Optimal pregnancy: steps to a healthy, full-term baby

pregnant2Ever wonder why some women sail smoothly through pregnancy? Want to carry a healthy baby to full term and reduce the risk for pregnancy-related complications? It turns out that what you do during pregnancy has a huge impact on your pregnancy journey and your baby’s health. Nutrition and other lifestyle factors during the early periods in the lifecycle- just before conception, the months spent in utero and the months after birth- can have profound effects on an individual’s health at birth, during childhood and even into adulthood.

Read on to discover how you can lower risk of disease and give your baby the best headstart to health- starting in the womb:

salmon1) First things first. Eat a variety of healthy, wholesome foods to ensure that you and your baby get adequate nutrients. Avoid processed foods which have low nutritional value but are filled with chemical additives. Take a folic acid supplement at least one month prior to conception to prevent neural tube defects. Choose food-based prenatal multivitamins which are natural, safe, gentler on the stomach and easier to absorb by the body.

capsules2) Eat foods rich in good healthy fats (e.g. omega-3), particularly DHA (docosahexaenoic acid). DHA is essential for proper brain growth and eye development in fetuses and young infants. One study shows that visual function is enhanced even up to 13 years later in children exposed to high amounts of DHA in the womb. Not only that, but recent studies have found that daily maternal supplementation of DHA can reduce pregnancy-related complications such as pre-term birth. Food sources of DHA include omega-3 eggs, salmon, cod, herring, sardines and other oily fish. DHA is also found in seaweed but in very small quantities. If you are supplementing, choose a product that has been purified from all environmental toxins (and preferably third-party tested for quality and purity assurance).

3) New research shows that women who take vitamin D during pregnancy reduce their risk of pregnancy-related complications, including pre-term birth, gestational diabetes and infection. One study shows that taking 4000IU of vitamin D daily in their second and third trimesters showed no evidence of harm, but halved the rate of pregnancy-related complications compared to women who took only 400IU. It is important to talk to your obstetrician or naturopathic doctor before taking any vitamins or supplements during pregnancy.

baby54) Probiotic supplementation during pregnancy has several benefits. Infants are born with a completely sterile gut, so they receive their first dose of beneficial bacteria from their mom when they pass through the birth canal and from nursing. Children with healthy intestinal flora have a lower risk of ear infections and illness in the first few years. Furthermore, studies show that supplementation during pregnancy can reduce the risk of allergies and eczema. One study shows when women take probiotic supplements during pregnancy, their babies are 40% less likely to develop eczema compared to women who didn’t.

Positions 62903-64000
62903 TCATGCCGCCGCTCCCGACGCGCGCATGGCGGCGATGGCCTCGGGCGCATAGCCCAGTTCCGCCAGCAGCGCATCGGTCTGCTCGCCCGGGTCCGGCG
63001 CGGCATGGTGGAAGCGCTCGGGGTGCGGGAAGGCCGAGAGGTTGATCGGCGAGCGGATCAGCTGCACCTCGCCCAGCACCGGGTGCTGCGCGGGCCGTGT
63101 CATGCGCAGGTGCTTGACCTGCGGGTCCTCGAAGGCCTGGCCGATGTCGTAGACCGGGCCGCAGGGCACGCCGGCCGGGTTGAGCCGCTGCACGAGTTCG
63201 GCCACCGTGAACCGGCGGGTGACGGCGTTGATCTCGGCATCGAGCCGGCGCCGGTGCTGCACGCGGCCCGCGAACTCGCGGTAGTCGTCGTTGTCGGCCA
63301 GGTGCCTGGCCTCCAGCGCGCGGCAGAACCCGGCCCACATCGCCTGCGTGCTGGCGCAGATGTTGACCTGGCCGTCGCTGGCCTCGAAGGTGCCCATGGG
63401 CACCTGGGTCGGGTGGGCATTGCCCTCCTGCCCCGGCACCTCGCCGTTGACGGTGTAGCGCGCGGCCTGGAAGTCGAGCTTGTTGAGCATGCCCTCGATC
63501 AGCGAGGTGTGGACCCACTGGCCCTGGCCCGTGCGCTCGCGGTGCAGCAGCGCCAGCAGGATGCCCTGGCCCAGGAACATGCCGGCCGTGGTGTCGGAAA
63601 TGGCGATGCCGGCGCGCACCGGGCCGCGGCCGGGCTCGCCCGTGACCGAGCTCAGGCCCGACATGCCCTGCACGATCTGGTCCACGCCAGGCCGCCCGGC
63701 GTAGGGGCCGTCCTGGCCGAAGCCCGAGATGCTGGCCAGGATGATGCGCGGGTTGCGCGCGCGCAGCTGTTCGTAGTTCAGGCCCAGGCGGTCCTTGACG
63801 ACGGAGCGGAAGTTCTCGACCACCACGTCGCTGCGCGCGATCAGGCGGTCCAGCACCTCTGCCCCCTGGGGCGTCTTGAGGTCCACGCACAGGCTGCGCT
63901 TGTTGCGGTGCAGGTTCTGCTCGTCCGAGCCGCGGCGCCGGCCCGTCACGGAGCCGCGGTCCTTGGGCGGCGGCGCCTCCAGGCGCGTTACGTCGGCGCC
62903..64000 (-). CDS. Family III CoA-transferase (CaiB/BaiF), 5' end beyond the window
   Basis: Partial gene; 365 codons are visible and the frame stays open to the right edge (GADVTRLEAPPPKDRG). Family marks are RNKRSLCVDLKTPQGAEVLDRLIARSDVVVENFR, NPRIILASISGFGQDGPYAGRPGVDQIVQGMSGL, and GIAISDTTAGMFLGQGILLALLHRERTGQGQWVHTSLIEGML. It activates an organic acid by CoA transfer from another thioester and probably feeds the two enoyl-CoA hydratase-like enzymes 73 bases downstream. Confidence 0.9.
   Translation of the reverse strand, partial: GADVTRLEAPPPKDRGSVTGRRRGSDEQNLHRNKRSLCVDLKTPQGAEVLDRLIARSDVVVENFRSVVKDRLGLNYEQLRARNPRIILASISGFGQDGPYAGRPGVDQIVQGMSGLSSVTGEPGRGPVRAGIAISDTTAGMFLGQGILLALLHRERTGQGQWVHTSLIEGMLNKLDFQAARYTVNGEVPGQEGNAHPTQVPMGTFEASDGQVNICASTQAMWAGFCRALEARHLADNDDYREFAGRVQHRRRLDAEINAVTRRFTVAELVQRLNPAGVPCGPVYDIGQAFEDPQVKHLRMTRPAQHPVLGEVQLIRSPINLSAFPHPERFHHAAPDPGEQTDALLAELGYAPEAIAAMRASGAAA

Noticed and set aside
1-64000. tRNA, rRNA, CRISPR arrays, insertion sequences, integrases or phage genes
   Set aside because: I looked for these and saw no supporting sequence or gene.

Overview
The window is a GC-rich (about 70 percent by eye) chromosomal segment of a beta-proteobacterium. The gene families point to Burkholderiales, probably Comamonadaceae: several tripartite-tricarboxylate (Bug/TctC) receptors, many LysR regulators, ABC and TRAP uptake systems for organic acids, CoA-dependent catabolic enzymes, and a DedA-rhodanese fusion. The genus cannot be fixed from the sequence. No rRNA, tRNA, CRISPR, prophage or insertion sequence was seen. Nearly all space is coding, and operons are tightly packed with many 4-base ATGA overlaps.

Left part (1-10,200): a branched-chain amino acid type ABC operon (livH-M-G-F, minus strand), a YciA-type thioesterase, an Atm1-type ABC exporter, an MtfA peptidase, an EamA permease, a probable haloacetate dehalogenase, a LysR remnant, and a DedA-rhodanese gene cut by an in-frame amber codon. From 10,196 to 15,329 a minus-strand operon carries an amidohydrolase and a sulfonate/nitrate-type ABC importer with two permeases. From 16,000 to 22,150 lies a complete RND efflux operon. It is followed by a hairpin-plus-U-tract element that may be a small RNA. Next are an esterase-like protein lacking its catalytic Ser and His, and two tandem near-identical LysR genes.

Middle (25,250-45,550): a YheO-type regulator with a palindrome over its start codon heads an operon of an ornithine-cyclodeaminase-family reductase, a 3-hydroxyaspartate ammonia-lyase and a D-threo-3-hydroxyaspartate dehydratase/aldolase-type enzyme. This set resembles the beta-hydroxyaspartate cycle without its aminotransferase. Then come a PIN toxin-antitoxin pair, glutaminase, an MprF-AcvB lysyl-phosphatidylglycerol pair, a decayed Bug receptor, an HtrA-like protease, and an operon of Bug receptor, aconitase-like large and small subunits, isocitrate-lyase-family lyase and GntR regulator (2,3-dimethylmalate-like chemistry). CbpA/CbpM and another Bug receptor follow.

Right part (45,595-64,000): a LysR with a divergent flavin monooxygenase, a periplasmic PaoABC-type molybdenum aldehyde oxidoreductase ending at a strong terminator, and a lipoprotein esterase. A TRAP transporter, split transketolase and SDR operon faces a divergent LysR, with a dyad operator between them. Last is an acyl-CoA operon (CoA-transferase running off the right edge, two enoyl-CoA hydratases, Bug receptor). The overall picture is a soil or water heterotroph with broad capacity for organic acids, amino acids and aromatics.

5) Pregnant women are more susceptible to foodborne illnesses, so avoid raw eggs, raw seafood, undercooked or possibly contaminated meats (e.g. hotdogs, deli meats). Also avoid shark, swordfish and king mackerel during pregnancy because these contain high levels of methylmercury which are toxic to the nervous system. During your pregnancy, hot baths and saunas are big no-no’s.

6) Keep active, take adequate rest and take care of yourself emotionally. Exercising regularly not only trains strength and endurance needed to carry a baby and handle the physical stress of labour, but also helps to reduce stress. Remember to stay hydrated during exercise and don’t over-exert yourself. It’s common to feel tired, or even exhausted, during pregnancy. Listen to your body, slow down and get more rest. Mood swings or feeling like you’re on an emotional roller coaster is normal at times. Talk to your partner and friends about your feelings. If you’re feeling constantly overwhelmed or constantly upset, express your concerns to your caregiver so appropriate help can be offered.

doctor1During pregnancy, many women prefer a drugless approach and choose to limit the use of pharmaceutical medication. Dr. Yik is trained in nutrition, natural medicine and traditional Chinese medicine. She offers natural support to conditions including morning sickness, colds/ flus, urinary tract infections, insomnia, skin conditions (e.g. eczema flare-ups), fatigue, constipation, etc. Click here to learn more about her prenatal care program, suitable for pregnant women at any point in time.


1 http://www.ncbi.nlm.nih.gov/pmc/articles/PMC3183324/

2 The British Journal of Dermatology. 2010 Sep;163(3):616-23.

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